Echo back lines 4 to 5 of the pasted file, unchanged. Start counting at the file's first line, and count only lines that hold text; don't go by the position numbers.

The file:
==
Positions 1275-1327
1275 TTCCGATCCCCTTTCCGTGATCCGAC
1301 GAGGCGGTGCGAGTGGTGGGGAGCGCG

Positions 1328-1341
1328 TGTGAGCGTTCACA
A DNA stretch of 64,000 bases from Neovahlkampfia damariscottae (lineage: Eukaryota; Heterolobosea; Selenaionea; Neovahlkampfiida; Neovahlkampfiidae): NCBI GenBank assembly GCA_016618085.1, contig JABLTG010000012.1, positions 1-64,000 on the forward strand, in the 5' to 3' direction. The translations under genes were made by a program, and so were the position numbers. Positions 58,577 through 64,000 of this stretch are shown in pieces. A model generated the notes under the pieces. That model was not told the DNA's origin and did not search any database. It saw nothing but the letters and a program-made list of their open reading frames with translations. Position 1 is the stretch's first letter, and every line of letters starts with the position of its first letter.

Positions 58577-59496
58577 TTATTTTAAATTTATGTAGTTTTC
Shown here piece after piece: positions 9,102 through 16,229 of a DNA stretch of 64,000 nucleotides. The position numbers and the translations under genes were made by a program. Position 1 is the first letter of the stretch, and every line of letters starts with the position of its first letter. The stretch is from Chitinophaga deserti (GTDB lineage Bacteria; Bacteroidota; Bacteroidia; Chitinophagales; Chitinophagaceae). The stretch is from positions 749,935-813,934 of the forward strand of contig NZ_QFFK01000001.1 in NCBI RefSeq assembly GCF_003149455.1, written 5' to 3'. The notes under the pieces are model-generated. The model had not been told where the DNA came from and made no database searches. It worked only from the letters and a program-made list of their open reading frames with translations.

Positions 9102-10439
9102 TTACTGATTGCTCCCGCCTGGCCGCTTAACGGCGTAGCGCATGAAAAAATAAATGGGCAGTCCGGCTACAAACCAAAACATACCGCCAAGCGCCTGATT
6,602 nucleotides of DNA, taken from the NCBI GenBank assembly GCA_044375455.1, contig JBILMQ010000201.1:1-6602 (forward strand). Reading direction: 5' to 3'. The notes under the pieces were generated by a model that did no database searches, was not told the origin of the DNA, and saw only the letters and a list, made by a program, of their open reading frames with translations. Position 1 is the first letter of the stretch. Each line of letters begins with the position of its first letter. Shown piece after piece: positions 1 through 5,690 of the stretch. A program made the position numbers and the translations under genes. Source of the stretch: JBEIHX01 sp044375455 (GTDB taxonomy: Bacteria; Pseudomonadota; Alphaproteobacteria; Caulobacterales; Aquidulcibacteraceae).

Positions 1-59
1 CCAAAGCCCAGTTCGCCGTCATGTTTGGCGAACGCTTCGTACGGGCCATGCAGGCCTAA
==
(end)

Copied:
Positions 1328-1341
1328 TGTGAGCGTTCACA